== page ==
independent

Saturday 23 February 2019

History is made as Darver man gets science award

A MAN from Darver, Nicholas Callan, who invented the induction coil and predicted electric light, has become the first Irish or British person to win an international historical award. Born in 1799, the legacy of the 19th century scientist, who became a priest, still resonates. His main claim to fame is the invention of the induction coil, a device for producing high voltage

By Christine Doherty

A MAN from Darver, Nicholas Callan, who invented the induction coil and predicted electric light, has become the first Irish or British person to win an international historical award.

Born in 1799, the legacy of the 19th century scientist, who became a priest, still resonates.

His main claim to fame is the invention of the induction coil, a device for producing high voltage currents.

It was also the forerunner of the step-up transformer, an essential device in the modern world of limitless electrical supply.

Almost 150 years after his death, the Mid-Louth man whose relations include the Donegan, McDonnell and Ginnety families, has become a recipient of the International Historic Milestone Award given by the International Electrical Engineering group .

As a sixth generation descendant of Father Callan, Drogheda man local FG activist Kevin Callan is thrilled that his ancestor has become the first person from either Britain or Ireland to get this award.

Fr Callan was a pioneering scientist in the field of electrical science, but his inventions were subsequently attributed to other scientists.

He was ordained a priest at Maynooth College and studied natural and experimental philosophy before going to Rome where he obtained a doctorate in divinity. On his return Callan began to work intensively on electricity, helped by funding from family and friends.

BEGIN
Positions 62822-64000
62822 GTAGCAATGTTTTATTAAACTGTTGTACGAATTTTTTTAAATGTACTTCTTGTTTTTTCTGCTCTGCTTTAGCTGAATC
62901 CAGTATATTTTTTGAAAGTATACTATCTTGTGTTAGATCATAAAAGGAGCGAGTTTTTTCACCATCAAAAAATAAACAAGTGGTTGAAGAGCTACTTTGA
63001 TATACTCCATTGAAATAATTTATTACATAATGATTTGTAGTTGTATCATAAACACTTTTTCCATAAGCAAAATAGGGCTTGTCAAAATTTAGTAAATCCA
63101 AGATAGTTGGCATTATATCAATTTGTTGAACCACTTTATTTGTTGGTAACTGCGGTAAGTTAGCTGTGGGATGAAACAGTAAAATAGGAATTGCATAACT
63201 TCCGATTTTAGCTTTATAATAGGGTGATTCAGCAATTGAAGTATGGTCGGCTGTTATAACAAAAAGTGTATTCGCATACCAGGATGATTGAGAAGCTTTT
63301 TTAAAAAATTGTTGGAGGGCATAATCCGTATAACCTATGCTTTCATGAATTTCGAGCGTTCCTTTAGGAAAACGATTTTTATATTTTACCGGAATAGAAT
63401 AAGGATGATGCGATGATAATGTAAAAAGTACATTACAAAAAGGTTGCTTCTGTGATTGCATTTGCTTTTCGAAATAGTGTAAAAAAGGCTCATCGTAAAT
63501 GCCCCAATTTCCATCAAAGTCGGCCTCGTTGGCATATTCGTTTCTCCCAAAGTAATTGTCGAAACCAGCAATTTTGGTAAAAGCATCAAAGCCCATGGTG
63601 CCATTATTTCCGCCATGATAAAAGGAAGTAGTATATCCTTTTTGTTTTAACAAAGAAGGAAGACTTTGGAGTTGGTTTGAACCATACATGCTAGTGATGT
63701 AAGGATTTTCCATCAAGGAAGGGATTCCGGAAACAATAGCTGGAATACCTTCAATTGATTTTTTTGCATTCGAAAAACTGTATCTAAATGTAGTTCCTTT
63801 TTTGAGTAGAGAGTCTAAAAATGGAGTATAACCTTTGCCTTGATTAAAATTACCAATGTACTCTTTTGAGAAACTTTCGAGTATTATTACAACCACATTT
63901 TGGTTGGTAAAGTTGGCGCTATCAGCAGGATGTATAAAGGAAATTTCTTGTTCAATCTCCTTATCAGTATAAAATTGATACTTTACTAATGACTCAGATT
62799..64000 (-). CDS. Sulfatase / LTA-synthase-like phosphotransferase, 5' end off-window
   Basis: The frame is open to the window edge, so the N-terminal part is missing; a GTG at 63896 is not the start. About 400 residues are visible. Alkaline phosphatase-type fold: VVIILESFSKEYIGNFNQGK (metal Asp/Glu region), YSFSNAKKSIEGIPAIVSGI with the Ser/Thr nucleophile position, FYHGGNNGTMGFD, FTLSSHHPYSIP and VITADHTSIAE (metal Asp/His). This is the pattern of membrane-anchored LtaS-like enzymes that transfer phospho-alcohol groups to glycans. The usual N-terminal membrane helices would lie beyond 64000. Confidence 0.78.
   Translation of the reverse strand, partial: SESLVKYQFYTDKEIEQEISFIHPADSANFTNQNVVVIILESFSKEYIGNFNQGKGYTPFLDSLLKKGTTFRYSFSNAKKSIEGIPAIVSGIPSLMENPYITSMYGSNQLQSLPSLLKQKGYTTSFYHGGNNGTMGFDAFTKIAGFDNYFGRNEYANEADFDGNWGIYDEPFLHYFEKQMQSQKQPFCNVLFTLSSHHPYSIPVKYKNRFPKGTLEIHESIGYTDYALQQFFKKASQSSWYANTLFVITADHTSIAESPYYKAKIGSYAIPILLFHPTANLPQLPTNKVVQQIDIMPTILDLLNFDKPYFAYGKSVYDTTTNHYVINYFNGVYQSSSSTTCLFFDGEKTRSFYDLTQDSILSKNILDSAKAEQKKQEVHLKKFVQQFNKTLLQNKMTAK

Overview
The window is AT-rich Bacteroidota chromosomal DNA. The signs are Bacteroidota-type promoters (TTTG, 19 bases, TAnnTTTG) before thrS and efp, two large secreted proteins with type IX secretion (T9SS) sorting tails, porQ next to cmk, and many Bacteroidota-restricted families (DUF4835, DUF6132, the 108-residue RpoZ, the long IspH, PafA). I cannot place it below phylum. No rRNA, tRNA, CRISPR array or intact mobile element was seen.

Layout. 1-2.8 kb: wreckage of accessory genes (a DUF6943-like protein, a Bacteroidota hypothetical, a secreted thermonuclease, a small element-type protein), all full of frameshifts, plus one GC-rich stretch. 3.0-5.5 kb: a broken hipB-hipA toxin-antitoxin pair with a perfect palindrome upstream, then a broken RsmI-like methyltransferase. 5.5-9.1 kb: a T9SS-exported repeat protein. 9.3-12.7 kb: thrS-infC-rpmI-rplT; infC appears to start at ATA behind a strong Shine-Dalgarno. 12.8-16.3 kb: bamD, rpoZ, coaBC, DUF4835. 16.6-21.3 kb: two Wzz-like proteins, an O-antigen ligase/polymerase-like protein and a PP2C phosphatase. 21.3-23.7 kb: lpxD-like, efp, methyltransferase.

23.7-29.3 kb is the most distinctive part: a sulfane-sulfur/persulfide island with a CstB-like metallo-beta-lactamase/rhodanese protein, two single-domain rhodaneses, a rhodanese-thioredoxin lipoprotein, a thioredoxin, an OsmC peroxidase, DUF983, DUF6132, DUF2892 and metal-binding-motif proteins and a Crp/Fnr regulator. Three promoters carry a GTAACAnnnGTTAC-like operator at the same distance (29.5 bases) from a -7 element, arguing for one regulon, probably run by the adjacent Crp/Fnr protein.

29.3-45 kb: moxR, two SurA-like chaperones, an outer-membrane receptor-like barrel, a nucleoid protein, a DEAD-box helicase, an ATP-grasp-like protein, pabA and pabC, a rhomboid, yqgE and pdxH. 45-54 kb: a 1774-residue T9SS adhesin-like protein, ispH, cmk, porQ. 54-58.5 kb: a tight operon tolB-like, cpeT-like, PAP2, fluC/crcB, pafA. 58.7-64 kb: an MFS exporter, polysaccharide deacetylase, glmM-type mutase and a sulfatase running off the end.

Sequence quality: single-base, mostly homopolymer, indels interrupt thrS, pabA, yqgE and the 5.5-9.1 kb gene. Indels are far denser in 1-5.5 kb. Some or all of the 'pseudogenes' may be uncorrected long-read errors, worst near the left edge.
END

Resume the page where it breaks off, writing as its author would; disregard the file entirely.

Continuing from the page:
Callan also on occasion estimated the intensity of the voltages generated by his induction coils by assessing the reactions of his students to shocks from the coils.

When college authorities asked Callan to be more careful with his students, he switched over to electrocuting turkeys. In 1831 Michael Faraday discovered electromagnetic induction, and in 1825, William Sturgeon invented the electromagnet.

Callan combined these two ideas together to produce his first induction coil in 1836.

A year later he produced a giant induction machine which generated 15-inch sparks and an estimated 60,000 volts – the largest bolt of artificial electricity ever seen at the time.

To carry out his pioneering work, he needed reliable batteries, so Nicholas Callan developed his own and created the first inexpensive battery known as the ‘Maynooth’ battery.

By connecting large numbers of batteries together he created the world’s largest battery.

In 1838 Callan stumbled on the principle of the self-exciting dynamo, producing electricity without a battery.

He also discovered and patented an early form of galvanisation to protect iron from rusting. In 1837 he even built a small motor to drive a trolley around his lab.

He proposed using battery powered locomotives on the new railways and, with great foresight, predicted electric light.

Callan was largely forgotten by the wider world of science mainly because Maynooth was a theological university and science had a low status on the curriculum, allowing Callan’s pioneering work to be easily forgotten after his death.

Even Callan’s invention of the induction coil was attributed to the German instrument-maker Heinrich Ruhmkorff and it was 1953 before the world of physics acknowledged it was the Darver man’s discovery.



Callan died of natural causes at Maynooth, where he spent most of his life studying in 1864.

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